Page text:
Years ago I was a raw vegan. I ran marathons and I wore a jersey that said, “Go Vegan” on the back. I cut it out and sewed it on. I had to tell everybody that this is the way that I did it.

Around that time I worked at a health food store and there was another employee there who would just drink Dunkin’ Donuts coffee and smoke cigarettes all day. He would never eat anything in the store unless it was a free sample. I was so mad. I couldn’t tolerate it. But now, I think, “Well, he doesn’t have to. For him, he gets the most joy out of getting on his Harley and going riding for hours. His joy comes from other things and food is just something he thinks about when he’s hungry. And that’s OK.”

I just love working with food. It’s so important to me to make the connections and eat the good food. It’s not even to say I’ll be healthier as a result. I think, for me, I’ve come to learn that health is just a by-product of a more connected lifestyle, and food is just one aspect.

You’re certainly having an impact on how your children look at food. I saw a post of yours where you’re all eating bear fat biscuits with miso gravy and kale microgreens. I’ve cooked for families before where the kids only ate Rice Krispies for dinner. Every night, dry Rice Krispies.

You go to restaurants and they hand you a kids’ menu and it’s, like, “My kids don’t eat off the kids’ menu. They eat off the menu.” If anything, I think I should be eating chicken nuggets and my kids should get the more nutrient-dense foods. They’re growing and developing; they need it way more than me.

It just so happened to be this way, but my son’s first non-breastmilk food was a saguaro cactus fruit smoothie. This fruit is only available for two weeks in the summer, and every desert animal is going for it. It’s amazing. I can’t even describe it because it’s been so long since I’ve had it, but I have this picture of my son with his face covered in this smoothie. We never made baby food. We didn’t buy baby food. I would literally make beef stew and just pre-chew his meat.

It’s funny—sometimes my kid is too much of a food snob now. He’ll be, like, “You should have broiled it instead.” And I’m, like, “Alright, dude, relax.” But I love it. I love that they’re pumped at the fact that I connected with a local game butcher and got a bunch of bear fat and rendered it down to make French fries and tempura mackerel.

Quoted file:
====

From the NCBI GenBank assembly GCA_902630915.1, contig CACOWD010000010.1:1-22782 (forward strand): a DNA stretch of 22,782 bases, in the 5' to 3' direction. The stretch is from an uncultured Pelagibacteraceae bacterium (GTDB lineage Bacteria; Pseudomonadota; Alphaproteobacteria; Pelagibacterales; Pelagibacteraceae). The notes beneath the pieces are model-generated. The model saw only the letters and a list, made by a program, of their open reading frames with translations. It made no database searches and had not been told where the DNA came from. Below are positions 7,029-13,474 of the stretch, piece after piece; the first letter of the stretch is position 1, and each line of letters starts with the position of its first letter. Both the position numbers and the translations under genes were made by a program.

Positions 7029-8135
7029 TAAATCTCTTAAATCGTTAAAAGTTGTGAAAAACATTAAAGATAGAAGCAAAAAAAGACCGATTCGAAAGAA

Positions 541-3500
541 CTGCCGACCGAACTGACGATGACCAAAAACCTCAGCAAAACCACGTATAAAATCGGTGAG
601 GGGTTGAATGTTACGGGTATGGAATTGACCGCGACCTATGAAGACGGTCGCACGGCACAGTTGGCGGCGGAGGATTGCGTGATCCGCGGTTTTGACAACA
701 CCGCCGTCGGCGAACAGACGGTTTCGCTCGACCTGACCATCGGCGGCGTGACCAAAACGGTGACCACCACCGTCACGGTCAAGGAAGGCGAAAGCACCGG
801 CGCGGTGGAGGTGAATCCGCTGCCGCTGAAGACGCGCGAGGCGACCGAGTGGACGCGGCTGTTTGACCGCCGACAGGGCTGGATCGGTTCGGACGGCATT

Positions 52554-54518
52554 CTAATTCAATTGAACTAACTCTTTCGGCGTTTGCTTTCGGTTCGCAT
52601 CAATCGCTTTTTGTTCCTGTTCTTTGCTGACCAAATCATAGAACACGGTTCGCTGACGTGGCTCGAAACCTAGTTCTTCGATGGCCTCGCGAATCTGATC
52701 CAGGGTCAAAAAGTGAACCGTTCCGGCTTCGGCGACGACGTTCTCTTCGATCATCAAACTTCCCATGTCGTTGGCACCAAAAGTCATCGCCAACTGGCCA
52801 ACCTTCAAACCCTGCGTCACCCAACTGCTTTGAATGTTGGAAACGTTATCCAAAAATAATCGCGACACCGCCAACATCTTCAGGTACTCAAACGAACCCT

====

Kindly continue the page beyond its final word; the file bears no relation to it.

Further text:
I’ve come to learn that health is just a by-product of a more connected lifestyle, and food is just one aspect.

To me, it feels like kids just want to be a part of what’s happening. So if you can include them in the process, they might be more willing to try what you put in front of them.

Last year we were driving and my kid yelled out, “Holy cow! I think I just saw the biggest chicken of the woods ever!” We pulled over and it was on this huge beech tree. We harvested well over 20 pounds of mushrooms and didn’t even take half of it. I canned a bunch, and now when we eat it, there’s that memory. We talk about that tree and how cool it was that, on this drive to do something else, he spotted it. That’s part of what I enjoy about preservation: that memory recall.

You can certainly recall a dinner that you’ve had out somewhere, but when you hunted that wild turkey yourself, and we’re eating it six months later, and my kid gets to tell the story again, maybe to a guest who’s coming over for dinner, and he gets to share his hunt and his success, and all the things he had to do in order to put it in the freezer, that’s awesome.

My ultimate goal is to get my Maine guide’s license and take people out. Mostly parents with their kids, and be, like, “OK, we went fishing for the day. Now let’s go back home and prepare this food together.”